Charles-Louis de Secondat, Baron de la Brède et de Montesquieu (mohn-tehs-kyew), often more simply referred to as Charles de Montesquieu, was born at Château La Brède, the French country seat of his wealthy and noble family. The title of Montesquieu came to him from a paternal uncle, while the title la Brède came from his mother’s family. His mother died when Montesquieu was seven years old, and soon afterward he began his education at the Oratorian School at Juilly, France. In 1716 Montesquieu succeeded to his uncle’s title and position as president of the Bordeaux parliament. The previous year he had married a wealthy heiress, Jeanne Lartigue, with whom he led a happy, if uneventful, married life.
During the period between 1716 and 1728, Montesquieu held his position as president of the Bordeaux parliament and began a career as scholar and author by contributing articles to the Bordeaux Academy on philosophical, scientific, and political subjects. His earliest work of note was his Persian Letters, supposedly written by two Persian gentlemen traveling in Europe, in which he satirized European society, literature, politics, and religious institutions. Proposed as a candidate for the French Academy in 1725, he was elected but not seated because of a rule that members must be residents of Paris. He finally became a member in 1728, after he had given up his presidency of the Bordeaux parliament and moved to the capital. Shortly after his election to the Academy he began a four-year tour of Europe.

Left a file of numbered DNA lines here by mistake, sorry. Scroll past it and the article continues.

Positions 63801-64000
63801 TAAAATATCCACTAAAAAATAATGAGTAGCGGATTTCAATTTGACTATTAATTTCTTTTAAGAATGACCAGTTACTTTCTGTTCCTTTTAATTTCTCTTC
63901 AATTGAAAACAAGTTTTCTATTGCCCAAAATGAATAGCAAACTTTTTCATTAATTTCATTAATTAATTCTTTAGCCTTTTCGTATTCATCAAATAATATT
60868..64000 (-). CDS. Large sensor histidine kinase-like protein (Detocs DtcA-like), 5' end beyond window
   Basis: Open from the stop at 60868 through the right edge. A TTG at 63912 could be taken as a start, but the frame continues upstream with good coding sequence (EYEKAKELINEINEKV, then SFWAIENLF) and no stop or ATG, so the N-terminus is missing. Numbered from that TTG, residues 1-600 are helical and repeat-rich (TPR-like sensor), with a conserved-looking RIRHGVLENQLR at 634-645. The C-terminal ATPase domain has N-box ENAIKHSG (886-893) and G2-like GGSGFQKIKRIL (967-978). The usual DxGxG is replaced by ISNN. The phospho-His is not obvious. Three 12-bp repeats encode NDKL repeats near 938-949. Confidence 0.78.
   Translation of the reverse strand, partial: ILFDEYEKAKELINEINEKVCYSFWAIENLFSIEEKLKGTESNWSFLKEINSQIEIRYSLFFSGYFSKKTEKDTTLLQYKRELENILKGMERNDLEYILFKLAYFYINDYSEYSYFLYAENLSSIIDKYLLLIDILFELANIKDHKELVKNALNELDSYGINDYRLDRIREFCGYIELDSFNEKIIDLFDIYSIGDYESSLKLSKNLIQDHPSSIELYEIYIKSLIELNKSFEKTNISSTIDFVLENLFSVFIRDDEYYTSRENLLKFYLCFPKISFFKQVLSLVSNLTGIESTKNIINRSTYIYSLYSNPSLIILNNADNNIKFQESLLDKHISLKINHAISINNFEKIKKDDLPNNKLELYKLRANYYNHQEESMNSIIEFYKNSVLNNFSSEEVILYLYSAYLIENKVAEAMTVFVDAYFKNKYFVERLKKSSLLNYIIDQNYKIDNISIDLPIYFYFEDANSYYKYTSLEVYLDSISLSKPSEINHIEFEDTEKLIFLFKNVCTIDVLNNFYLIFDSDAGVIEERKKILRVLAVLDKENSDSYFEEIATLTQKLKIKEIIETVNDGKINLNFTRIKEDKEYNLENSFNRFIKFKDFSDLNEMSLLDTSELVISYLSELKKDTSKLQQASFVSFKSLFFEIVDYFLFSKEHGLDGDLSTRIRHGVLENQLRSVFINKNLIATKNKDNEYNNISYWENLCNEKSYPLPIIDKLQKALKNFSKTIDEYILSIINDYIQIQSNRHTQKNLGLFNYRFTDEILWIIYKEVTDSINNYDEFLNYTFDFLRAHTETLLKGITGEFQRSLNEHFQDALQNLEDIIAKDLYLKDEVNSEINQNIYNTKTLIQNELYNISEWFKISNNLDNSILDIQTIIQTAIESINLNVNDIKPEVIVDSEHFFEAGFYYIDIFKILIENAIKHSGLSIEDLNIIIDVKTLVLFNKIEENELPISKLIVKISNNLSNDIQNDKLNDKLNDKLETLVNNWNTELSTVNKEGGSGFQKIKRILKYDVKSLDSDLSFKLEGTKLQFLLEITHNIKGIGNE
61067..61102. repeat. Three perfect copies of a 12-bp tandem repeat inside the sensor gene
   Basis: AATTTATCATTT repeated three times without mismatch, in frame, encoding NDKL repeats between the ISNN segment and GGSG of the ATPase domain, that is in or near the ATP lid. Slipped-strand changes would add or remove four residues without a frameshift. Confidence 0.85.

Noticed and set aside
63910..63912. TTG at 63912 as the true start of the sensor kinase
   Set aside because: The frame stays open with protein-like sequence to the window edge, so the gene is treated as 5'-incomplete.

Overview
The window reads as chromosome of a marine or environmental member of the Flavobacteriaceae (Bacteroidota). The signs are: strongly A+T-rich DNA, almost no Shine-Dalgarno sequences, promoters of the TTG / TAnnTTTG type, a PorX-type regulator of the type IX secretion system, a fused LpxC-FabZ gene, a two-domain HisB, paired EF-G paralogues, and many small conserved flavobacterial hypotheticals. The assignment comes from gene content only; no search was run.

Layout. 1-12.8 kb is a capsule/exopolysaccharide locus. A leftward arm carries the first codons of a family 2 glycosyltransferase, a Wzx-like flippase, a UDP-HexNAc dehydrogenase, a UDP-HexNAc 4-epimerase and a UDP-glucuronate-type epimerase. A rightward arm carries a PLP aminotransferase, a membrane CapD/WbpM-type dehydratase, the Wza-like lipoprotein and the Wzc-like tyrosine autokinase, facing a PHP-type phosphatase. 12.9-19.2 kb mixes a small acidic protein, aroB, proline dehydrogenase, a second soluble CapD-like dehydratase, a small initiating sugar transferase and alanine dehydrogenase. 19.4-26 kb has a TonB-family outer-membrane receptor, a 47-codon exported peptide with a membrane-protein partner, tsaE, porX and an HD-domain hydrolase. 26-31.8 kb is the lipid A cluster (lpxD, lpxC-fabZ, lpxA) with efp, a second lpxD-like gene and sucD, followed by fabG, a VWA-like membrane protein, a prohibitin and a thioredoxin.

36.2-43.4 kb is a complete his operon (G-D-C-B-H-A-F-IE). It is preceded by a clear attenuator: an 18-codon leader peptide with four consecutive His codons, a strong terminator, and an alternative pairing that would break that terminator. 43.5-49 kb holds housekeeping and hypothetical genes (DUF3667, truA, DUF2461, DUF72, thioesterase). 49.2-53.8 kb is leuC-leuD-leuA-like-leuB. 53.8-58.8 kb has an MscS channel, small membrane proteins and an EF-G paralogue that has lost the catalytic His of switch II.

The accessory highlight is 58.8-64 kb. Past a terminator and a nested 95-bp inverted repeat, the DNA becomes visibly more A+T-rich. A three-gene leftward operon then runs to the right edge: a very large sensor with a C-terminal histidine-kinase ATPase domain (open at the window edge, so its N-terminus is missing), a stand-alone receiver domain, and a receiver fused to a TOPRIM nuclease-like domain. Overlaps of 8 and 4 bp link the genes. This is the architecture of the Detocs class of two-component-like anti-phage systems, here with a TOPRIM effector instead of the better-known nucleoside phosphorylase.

Upon his return to France, Montesquieu took up residence at La Brède, rather than at Paris, and resumed his literary career. He became one of the “philosophes,” a group of French authors who sought peaceful political reform by giving the people the knowledge needed to produce that reform. Reflections on the Causes of the Grandeur and Declension of the Romans was published anonymously in 1734, but there was little secrecy about the author’s identity. The work ascribed the decadence and eventual fall of Rome to the loss of political virtue and liberty.
Montesquieu took fourteen years to produce his next and greatest book, The Spirit of the Laws. This thirty-one-volume work, which friends advised the author not to publish, was put on the Index of Prohibited Books of the Roman Catholic Church and almost received a public censure from the Sorbonne. Both moves indicated the liberal quality of the book and the fact that it foreshadowed many later clerical and political reforms. The Spirit of the Laws discusses...
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